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Satya’s question is about an event and a process. It is not about an action.

It is an
event because the colonial consciousness that I am talking about comprises of
multiplicity of actions executed by indefinitely many Indians over a long period.
It is a process because colonial consciousness reproduces itself, colonial
consciousness is transmitted from generation to generation and it is learnt.
Consequently, we need to understand the mechanisms of this process and the
structure of that event.

At the minimum, this process has to be cognitive in nature. It must be cognitive


because a cognitive framework (and theories within that framework) denies
access to our experience and makes us reproduce some sets of descriptions as
though they are descriptions of our experience. It has to be cognitive at the
minimum because in reproducing some sets of descriptions and in embellishing
them with details, we act as though we understand such descriptions. In other
words, the growth and spread of colonial consciousness requires some kind of a
cognitive explanation.

When we talk about colonial consciousness, we face four kinds of issues, none of
which should be lost sight of. The first issue is about the nature of that
experience which we do talk about, when we use colonial descriptions. In some
articles, I have called it “the colonial experience”. What is this “colonial
experience”?

For the time being, the word ‘colonial experience’ picks out the experience of the
colonial masters and their subjects. The colonial masters described their
experience but in the belief that they were describing the world (and the
colonized).They described their experience in terms of the features of the world
that generated such an experience. How could a description of some features of
the world be the same as a description of the experience of some aspects of the
world? Under some (unspecified and at the moment unspecifiable) assumptions
about human psychology, we need to add the premise that unless we are
hallucinating, our experience of the world is veridical. (That is, unless we are
hallucinating, our senses tell us what there is in the world.) This is a premise that
all human beings normally accept. Therefore, in and of itself, there is nothing
surprising that the colonial masters should describe their experience in terms of
the nature of colonial subjects. (They experienced Indians as lazy, corrupt,
dishonest, backward, immoral, etc. This was their experience but they
formulated it in terms of the features of the world.) In this sense, the descriptions
of their experience were not subjective but wholly objective. In fact, we can show
that the colonial masters are wrong only because they have provided us with
objective (and not subjective) descriptions of the world. My research programme,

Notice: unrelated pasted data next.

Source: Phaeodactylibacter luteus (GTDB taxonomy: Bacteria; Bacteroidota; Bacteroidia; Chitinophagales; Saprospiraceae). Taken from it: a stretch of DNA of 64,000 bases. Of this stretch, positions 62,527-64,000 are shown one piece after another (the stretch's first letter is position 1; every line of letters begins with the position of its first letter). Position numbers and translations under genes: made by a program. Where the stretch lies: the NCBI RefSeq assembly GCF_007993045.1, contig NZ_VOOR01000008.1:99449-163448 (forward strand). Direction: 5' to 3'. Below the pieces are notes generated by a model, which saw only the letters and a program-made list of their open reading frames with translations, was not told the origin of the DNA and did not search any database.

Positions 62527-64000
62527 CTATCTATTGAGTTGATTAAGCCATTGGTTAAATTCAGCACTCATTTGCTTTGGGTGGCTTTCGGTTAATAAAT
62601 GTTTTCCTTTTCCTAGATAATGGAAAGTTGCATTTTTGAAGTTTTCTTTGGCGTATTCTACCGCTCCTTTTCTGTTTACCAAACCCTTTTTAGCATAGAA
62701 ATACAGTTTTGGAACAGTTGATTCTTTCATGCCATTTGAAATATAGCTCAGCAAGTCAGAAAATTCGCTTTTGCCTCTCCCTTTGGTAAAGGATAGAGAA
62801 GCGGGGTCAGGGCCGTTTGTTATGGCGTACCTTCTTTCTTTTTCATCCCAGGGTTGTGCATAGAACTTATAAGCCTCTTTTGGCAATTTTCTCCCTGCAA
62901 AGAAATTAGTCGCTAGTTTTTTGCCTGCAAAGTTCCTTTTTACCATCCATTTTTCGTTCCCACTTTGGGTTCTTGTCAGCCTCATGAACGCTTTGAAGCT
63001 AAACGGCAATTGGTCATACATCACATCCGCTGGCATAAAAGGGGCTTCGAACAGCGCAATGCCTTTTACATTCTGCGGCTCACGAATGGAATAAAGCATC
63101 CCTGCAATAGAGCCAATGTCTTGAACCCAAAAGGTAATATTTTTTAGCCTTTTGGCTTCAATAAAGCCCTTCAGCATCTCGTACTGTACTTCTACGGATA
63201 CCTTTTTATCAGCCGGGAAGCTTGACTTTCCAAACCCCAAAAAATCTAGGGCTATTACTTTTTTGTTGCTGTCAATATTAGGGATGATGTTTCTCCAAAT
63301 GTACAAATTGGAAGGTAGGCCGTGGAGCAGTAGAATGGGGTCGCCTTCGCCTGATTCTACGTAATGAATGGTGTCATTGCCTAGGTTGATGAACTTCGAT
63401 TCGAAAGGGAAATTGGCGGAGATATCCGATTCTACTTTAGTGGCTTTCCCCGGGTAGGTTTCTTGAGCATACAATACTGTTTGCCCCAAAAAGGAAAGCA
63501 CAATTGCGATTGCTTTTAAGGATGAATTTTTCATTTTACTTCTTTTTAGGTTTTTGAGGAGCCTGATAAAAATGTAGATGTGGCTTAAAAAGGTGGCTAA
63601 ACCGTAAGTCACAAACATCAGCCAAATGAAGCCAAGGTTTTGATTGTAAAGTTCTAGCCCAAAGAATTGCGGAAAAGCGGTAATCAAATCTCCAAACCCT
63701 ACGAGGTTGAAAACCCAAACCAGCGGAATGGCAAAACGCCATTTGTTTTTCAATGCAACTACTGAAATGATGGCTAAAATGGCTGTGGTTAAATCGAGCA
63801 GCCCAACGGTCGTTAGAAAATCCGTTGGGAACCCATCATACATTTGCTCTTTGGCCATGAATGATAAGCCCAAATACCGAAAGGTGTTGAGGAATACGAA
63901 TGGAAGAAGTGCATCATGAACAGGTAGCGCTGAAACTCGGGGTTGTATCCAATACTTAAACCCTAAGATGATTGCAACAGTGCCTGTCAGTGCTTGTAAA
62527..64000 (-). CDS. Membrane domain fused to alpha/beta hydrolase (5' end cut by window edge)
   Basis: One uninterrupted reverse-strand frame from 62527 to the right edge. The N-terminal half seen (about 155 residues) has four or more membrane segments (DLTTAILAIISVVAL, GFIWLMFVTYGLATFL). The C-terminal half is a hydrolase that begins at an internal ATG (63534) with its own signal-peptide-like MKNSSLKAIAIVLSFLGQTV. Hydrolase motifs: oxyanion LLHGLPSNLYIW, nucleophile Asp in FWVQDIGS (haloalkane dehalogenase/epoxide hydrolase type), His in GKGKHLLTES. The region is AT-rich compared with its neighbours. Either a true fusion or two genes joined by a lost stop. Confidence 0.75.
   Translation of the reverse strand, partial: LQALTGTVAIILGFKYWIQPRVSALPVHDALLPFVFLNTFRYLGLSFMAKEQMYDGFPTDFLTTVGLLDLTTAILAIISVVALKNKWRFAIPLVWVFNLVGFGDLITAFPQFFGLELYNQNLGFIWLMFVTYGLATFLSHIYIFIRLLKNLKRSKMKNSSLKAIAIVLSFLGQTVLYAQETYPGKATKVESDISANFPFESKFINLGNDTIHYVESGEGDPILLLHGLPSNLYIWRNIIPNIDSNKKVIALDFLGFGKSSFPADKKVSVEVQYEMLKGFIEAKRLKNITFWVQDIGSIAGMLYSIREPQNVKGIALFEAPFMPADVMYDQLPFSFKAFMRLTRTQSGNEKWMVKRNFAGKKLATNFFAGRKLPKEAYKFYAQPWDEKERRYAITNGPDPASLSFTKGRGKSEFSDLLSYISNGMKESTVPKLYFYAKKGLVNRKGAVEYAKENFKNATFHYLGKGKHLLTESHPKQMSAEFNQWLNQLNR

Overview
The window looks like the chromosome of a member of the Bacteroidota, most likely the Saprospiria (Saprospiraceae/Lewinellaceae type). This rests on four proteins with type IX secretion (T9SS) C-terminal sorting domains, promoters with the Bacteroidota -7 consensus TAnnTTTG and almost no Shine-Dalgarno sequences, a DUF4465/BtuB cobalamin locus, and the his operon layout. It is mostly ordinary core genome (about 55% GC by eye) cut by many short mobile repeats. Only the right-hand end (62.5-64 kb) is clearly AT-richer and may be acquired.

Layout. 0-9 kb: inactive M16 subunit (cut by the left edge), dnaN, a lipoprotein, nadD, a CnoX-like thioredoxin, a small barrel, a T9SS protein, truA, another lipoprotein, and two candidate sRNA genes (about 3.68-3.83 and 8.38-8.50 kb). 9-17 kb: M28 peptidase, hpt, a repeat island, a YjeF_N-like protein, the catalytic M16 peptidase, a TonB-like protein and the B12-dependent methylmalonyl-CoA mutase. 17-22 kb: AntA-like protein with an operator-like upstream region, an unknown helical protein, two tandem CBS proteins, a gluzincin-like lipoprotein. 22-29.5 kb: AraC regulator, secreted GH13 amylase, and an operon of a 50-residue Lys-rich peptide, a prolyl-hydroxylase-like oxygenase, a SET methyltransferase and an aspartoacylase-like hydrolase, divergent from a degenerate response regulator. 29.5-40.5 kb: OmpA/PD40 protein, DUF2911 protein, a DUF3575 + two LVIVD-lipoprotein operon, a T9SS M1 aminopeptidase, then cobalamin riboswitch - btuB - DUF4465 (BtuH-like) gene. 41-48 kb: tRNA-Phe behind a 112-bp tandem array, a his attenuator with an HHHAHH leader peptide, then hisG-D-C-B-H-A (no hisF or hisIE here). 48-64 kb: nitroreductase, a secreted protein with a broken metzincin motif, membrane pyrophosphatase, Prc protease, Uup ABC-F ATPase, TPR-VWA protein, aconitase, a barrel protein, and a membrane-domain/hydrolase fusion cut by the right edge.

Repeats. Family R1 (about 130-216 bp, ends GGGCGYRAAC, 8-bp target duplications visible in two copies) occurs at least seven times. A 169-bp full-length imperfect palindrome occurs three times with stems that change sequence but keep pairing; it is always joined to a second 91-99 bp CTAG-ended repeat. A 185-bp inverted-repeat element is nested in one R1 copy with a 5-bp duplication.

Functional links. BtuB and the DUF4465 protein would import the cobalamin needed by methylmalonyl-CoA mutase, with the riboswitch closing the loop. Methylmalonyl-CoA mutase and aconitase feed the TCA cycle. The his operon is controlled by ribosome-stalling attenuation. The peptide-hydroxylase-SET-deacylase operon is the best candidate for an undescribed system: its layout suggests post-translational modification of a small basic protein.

unlike the others, does not deny objectivity to these descriptions by suggesting
that such descriptions are not describing some features of the world and that
they have to be explained by appealing to ‘racism’, ‘white superiority’ or any
number of such assumptions. Instead, I guarantee objectivity to these
descriptions by anchoring them in the culture of the colonial masters. This is
required because the belief that such descriptions are objective descriptions was
very much part of the colonial experience.

For their part, the colonized accepted such descriptions as descriptions of their
experience of the world. (There is also another way of saying the same, which
does not appear very productive: the colonized accepted the claims of the
colonizers as objective descriptions of the world as well.) There arises a crucial
question now: if the Indian culture differs from the western culture, there will
have to be a mismatch between the way the west described its experience of the
Indian culture and the way Indians experienced themselves. Assuming this,
what made Indians even think that the British experience of India was also the
Indian experience of their own culture? This question becomes even more acute
because of another claim I am developing in the course of my research: one of the
characteristic aspects of the Indian culture has been its continuous emphasis on
reflecting on experience. Consequently, what made the Indian intellectuals blind
to the nature of their own experience?

As of now, I have answered this general question with three sub-hypotheses.


Each of these hypotheses corresponds to the three other issues that we should
not lose sight of when speaking about colonial consciousness.

The first is the hypothesis about the Islamic rule. I believe that it was not a mere
rule but a colonization of India instead. Islamic colonization did what any and
every colonialism does: it denies access to experience. By destroying (and thus
arresting) the learning and teaching processes of reflecting on experience, Islamic
colonialism created a vacuum. By the time the British colonized India, by and